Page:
Trip Report: Mt. Daly, CO | 13,300′ Summit via the South Ridge

Clay Malott | BackcountryBackcountry | Trip ReportTrip Report
Mt. Daly towers over Snowmass Village, CO. Photo credit: Southern Bride Magazine

This climb can be dangerous and is not recommended for anyone who does not have sufficient experience and equipment.

Mt. Daly prominently stands above the town of Snowmass Village, CO. From any way you drive into town, you can’t miss its looming presence, despite standing at “only” 13,300 feet (small in comparison to some of the monstrous Elk Range 14ers). I climbed Daly for the first time last August and have been itching to get back ever since.

We began our climb on Monday, August 10, at about 9 am. The first mile and a half or so meander along a flat, heavily traveled hiking trail, the Snowmass Creek trail. Eventually, the trail splits in two, and there’s a turnoff for the West Snowmass Creek trail right near Snowmass Creek. To cross the creek, we took off our shoes and waded through knee-deep water to the other shore, where we dried our feet, put on our socks and shoes again, and got going.

Crossing Snowmass Creek. Photo credit: Clay Malott

The trail started nice and flat through but quickly gained a significant amount of elevation. The trail zigged and zagged its way up a steep slope through some Aspen trees before flattening out on a moderately sized bench. Last year, we took a left and traveled off-trail straight up the West Snowmass Creek drainage, which was slow, shrubby, and miserable. On the way back, we found a nice animal/climber’s trail through the woods just west of the creek that sped things up significantly. We decided to take that same trail this trip.

After turning off the trail and merging onto the path through the woods, we continued for quite some time before finally emerging out into a meadow. This meadow used to be forest, but it was demolished and completely swept away by the historic March 2019 Colorado avalanche cycle.

Tromping through the meadow (avalanche path). Photo credit: Clay Malott

We then crossed the creek, where the climber’s trail picked back up again on the other side. For the next hour or so, the trail meandered its way incredibly steeply up the drainage. Thankfully, we had some shade, which brought sweet relief from the blazing August sun. In the woods through this section, there were stunning wildflowers and absolutely enormous mushrooms, maybe 6-8 inches wide!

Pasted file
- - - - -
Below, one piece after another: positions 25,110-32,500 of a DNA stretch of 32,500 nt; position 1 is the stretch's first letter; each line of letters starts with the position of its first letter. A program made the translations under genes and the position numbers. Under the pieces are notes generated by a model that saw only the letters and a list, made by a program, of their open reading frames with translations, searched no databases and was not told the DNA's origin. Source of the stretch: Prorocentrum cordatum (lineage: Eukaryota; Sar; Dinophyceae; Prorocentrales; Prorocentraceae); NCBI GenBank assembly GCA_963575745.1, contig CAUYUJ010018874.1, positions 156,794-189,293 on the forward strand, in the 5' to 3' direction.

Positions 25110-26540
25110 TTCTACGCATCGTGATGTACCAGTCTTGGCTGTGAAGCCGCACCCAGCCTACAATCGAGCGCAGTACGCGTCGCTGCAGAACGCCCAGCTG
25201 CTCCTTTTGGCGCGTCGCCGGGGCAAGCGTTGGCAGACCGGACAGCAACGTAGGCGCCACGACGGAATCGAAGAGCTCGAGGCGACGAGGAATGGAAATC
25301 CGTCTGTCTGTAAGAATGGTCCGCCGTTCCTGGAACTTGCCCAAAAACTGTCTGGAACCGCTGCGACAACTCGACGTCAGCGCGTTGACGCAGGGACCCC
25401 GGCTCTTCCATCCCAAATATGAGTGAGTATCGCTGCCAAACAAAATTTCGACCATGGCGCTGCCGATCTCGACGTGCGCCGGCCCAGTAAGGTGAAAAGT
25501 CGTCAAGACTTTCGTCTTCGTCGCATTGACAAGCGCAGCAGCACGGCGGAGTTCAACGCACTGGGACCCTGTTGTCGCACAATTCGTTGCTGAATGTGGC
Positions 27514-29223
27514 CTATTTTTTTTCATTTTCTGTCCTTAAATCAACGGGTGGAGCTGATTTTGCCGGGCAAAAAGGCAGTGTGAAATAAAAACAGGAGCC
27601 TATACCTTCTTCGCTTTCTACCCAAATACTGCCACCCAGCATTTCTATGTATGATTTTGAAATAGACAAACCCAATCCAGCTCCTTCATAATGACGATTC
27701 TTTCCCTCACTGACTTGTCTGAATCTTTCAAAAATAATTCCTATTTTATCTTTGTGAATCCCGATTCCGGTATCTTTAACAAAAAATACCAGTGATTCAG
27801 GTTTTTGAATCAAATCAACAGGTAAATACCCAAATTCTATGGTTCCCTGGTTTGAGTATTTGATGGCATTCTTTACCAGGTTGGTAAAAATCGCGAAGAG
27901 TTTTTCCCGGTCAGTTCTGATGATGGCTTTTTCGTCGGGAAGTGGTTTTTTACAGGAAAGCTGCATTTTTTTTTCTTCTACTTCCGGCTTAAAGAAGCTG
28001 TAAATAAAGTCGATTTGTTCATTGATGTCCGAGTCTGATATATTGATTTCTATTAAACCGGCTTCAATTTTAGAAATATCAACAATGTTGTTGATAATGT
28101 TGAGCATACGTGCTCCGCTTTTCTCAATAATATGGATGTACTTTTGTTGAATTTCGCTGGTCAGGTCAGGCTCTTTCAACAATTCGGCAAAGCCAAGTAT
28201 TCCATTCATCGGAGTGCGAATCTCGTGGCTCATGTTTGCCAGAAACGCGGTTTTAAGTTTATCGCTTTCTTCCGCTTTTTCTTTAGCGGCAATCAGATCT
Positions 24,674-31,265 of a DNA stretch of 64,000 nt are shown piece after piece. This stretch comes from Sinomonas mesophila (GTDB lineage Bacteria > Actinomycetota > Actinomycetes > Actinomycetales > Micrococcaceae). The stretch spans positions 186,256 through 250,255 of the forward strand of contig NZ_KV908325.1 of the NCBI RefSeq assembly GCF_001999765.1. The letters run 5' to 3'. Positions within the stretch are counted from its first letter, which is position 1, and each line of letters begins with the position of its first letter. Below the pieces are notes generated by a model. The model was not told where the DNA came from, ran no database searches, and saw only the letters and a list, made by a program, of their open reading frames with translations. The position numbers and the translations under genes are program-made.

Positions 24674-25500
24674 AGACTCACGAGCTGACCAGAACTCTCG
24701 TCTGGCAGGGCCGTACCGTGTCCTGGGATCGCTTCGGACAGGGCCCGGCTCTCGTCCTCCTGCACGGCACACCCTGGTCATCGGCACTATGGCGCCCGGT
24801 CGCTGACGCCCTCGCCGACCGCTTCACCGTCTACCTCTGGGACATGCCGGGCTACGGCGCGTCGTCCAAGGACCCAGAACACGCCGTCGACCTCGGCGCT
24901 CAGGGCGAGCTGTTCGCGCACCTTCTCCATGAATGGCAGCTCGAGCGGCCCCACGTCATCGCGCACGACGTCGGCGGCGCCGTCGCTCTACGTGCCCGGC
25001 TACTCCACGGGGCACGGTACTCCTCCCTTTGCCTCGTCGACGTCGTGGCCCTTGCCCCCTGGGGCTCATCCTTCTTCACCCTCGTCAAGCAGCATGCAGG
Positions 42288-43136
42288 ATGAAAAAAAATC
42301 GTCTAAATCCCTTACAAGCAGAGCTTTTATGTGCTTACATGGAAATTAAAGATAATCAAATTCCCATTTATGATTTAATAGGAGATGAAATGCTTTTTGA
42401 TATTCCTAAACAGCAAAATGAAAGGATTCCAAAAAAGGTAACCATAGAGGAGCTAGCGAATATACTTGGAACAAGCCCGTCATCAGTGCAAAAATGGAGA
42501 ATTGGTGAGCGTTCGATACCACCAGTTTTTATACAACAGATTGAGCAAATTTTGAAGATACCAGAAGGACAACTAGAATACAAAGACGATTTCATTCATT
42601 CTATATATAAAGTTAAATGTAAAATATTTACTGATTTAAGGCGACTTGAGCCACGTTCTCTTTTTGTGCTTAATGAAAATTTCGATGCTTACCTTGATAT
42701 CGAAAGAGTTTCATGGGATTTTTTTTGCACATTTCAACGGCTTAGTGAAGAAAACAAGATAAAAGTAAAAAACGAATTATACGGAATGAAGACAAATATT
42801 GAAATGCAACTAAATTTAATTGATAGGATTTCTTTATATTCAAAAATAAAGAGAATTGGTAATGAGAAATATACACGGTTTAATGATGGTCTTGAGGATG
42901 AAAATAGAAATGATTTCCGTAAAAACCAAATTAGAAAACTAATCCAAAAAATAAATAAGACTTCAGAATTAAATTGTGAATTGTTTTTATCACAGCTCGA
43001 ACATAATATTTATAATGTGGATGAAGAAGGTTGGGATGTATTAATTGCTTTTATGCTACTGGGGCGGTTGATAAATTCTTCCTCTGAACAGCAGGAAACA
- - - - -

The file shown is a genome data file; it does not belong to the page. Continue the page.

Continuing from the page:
Enormous! Photo credit: Clay Malott

As we approached the treeline, the shade was replaced by the sun, and the dirt was replaced by huge boulders. Anyone who has been mountaineering before knows that boulders are often truly miserable to travel over. 800 vertical feet later, we crested onto the shore of Moon Lake, which is a beautiful alpine lake situated in a cirque composed of Daly, Capitol, and Clark peaks.

Traversing around Moon Lake. Photo credit: Clay Malott

Last year, we found an awesome campsite about 3/4 of a mile past the lake. We continued to hop over man-eating boulders for 20 or so more minutes before arriving at our little slice of heaven: a small ring of dirt in a field of grasses and plants. We set down our sleeping bags and pads and trekked about two minutes over to a nearby creek fed from adjacent snowfields above it.

A friendly marmot near the creek. Photo credit: Clay Malott

It was only about 3 pm, so for the rest of the afternoon, we chilled out in the sun near the creek, enjoying the spectacular 360-degree view. We ate, soaked our feet in the ice-cold water, and discussed the route for the next day. As soon as the sun set at about 8 pm, we got in our sleeping bags and fell asleep.

Sunset in our mountainous amphitheater. Photo credit: Clay Malott

The next morning, we both awoke fairly cold at about 6 am. There was a thin layer of frost on our packs and sleeping bags, so it must have gotten fairly cold overnight!

Frost on our packs in the morning. Photo credit: Clay Malott